Reflection of wave at open end (boundary condition)

  • #1
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Hello!
I need to understand one seemingly simple thing in wave mechanics, so any help is much appreciated!
When a pulse travels to the right toward an open end(like a massless ring that is free to oscillate only in the vertical direction), then when the wave reaches the end it gets reflected and it becomes a positive pulse traveling to the left. So, my first question is, why do we even have this think called reflection? What causes it in physical terms(intuitively)? And why for an open end the reflected wave is a positive wave and why for a closed end the reflected wave is a negative wave?

Also, for the open end case, the massless ring will have an amplitude of two time the amplitude of the incident wave while the wave gets reflected. Why is this the case? (or to state it differently why does the ratio of the amplitude of the transmitted wave divided by the amplitude of the incident wave equal to +2?).
Thank you!
 

Answers and Replies

  • #2
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  • #3
483
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The ring goes twice as high because the inertia is only half of the inertia of points not near the boundary.

I once made this animation to help with intuition:
https://commons.wikimedia.org/wiki/File:Reflection_at_fixed_and_free_string_ends_single_pulse.gif

The red line is used for constructing an "image wave". Superposition with a pulse of opposite sign keeps the endpoint fixed. To get the ring go up twice as high, the image wave needs to be of the same sign.
The image wave is something that we constructed to help us visualize what is happening during the reflection process.. But, what is causing the point at the boundary to behave like this? And I am only talking about the actual wave. Can you explain it to me without using the image wave but using forces or energy?
 
  • #4
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The restoring force on the ring comes only from one side, not from both sides
Can you explain it to me ... using forces or energy?
The restoring force on the ring comes only from one side. So it is half as large as for the pulse when it as away from the end.
 
  • #5
bcrowell
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Let I be the amplitude of the incident wave, R the amplitude of the reflected one, and T the amplitude of the transmitted one.

In the case you're talking about, T=0. Therefore by conservation of energy, the reflected wave, once it has moved past the entire incident wave and is no longer superposing with it, must have the same squared amplitude that the incident wave had, ##R^2=I^2##. The two possibilities are ##R=I## and ##R=-I##.

Which of these two possibilities we actually get depend on the type of boundary conditions. Let the wave be given by the function y(x), and let the boundary be at x=0. The two most common types of boundary conditions are y(0)=0 and y'(0)=0. In the former case, we must have ##R=-I## so that the reflected wave cancels the incident one at x=0. In the latter case, we need ##R=-I## so that the incident and reflected waves have opposite derivatives.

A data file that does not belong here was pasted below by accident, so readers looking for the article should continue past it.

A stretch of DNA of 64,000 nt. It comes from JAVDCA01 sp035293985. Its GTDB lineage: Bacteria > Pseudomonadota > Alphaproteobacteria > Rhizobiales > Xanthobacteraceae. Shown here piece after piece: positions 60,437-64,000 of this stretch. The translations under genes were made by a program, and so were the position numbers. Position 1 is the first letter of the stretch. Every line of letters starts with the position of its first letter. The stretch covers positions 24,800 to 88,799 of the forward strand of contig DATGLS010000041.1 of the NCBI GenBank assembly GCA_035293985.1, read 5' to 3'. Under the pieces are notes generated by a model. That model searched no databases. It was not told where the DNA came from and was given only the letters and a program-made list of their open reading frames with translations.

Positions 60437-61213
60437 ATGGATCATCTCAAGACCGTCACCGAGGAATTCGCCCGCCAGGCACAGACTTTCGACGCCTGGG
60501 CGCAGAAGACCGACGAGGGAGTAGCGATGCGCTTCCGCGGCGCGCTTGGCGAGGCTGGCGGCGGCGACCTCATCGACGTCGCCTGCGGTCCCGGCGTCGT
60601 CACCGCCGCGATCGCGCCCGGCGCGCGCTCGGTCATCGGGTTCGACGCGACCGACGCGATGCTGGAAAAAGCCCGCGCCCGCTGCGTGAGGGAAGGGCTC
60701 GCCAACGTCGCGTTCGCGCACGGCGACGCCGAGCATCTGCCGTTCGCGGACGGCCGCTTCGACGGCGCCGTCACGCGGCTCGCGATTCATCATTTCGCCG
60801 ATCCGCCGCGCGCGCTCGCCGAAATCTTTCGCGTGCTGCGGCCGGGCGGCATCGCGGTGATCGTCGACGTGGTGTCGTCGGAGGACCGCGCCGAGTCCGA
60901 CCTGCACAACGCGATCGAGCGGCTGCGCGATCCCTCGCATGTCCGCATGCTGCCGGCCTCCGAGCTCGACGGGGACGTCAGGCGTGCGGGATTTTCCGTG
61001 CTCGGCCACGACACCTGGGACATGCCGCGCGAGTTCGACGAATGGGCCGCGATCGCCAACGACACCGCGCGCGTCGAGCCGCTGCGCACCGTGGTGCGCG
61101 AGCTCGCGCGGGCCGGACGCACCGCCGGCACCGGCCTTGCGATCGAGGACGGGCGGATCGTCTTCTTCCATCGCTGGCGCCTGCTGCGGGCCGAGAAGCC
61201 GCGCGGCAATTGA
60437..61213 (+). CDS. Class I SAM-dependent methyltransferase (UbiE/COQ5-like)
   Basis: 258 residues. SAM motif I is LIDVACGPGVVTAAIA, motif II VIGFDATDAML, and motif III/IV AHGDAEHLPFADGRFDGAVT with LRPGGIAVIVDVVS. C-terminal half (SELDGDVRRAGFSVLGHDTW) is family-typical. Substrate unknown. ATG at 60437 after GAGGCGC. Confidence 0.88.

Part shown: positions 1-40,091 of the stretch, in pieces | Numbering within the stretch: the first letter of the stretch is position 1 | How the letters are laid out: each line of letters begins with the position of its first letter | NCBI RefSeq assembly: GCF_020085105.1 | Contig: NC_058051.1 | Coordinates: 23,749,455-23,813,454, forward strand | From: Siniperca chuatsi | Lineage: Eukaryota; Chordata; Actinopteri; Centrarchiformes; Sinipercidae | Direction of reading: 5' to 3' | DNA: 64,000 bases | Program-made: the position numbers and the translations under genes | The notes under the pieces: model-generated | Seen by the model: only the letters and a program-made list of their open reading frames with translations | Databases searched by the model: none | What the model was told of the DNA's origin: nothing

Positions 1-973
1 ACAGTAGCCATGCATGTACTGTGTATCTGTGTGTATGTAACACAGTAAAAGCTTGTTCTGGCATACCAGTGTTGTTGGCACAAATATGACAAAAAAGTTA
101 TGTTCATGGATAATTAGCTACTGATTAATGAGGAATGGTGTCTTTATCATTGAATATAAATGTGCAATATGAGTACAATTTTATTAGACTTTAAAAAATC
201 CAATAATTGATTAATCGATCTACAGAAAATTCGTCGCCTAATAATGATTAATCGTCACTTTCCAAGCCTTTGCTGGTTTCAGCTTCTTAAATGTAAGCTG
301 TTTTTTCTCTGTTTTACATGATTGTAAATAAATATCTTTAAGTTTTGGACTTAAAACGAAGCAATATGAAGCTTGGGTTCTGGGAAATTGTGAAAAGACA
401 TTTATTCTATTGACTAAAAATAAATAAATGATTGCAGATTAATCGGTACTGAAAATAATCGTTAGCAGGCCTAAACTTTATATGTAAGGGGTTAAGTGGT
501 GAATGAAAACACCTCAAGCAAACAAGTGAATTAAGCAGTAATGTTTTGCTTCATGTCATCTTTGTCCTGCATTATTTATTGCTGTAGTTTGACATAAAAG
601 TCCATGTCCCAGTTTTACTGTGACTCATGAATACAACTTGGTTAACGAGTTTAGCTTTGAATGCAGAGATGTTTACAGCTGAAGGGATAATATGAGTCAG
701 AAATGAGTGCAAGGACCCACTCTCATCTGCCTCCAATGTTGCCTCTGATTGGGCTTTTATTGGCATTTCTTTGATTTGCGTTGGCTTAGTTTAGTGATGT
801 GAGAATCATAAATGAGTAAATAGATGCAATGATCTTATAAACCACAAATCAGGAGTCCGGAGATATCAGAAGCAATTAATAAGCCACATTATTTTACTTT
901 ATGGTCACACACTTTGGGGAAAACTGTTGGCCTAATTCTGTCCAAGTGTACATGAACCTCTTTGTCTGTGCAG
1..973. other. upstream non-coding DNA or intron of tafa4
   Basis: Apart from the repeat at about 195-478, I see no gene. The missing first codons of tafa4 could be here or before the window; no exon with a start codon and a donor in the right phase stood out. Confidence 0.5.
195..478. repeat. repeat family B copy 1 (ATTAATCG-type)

The energy argument is generic for all waves that can be specified by a single scalar function y(x). An argument about forces is only going to apply to one type of wave (e.g., waves on a string), and will not be as interesting.

Also, for the open end case, the massless ring will have an amplitude of two time the amplitude of the incident wave while the wave gets reflected. Why is this the case? (or to state it differently why does the ratio of the amplitude of the transmitted wave divided by the amplitude of the incident wave equal to +2?).
In the situation you're talking about, there is no transmitted wave. The ratio of the amplitude of the *reflected* wave to that of the incident wave, R/I, is 1. It's their sum I+R that is twice the amplitude of I, I+R=2I.
 
  • #6
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Let I be the amplitude of the incident wave, R the amplitude of the reflected one, and T the amplitude of the transmitted one.

In the case you're talking about, T=0. Therefore by conservation of energy, the reflected wave, once it has moved past the entire incident wave and is no longer superposing with it, must have the same squared amplitude that the incident wave had, ##R^2=I^2##. The two possibilities are ##R=I## and ##R=-I##.

Which of these two possibilities we actually get depend on the type of boundary conditions. Let the wave be given by the function y(x), and let the boundary be at x=0. The two most common types of boundary conditions are y(0)=0 and y'(0)=0. In the former case, we must have ##R=-I## so that the reflected wave cancels the incident one at x=0. In the latter case, we need ##R=-I## so that the incident and reflected waves have opposite derivatives.

The energy argument is generic for all waves that can be specified by a single scalar function y(x). An argument about forces is only going to apply to one type of wave (e.g., waves on a string), and will not be as interesting.



In the situation you're talking about, there is no transmitted wave. The ratio of the amplitude of the *reflected* wave to that of the incident wave, R/I, is 1. It's their sum I+R that is twice the amplitude of I, I+R=2I.
yes, but how can we explain these with forces on the string?
 

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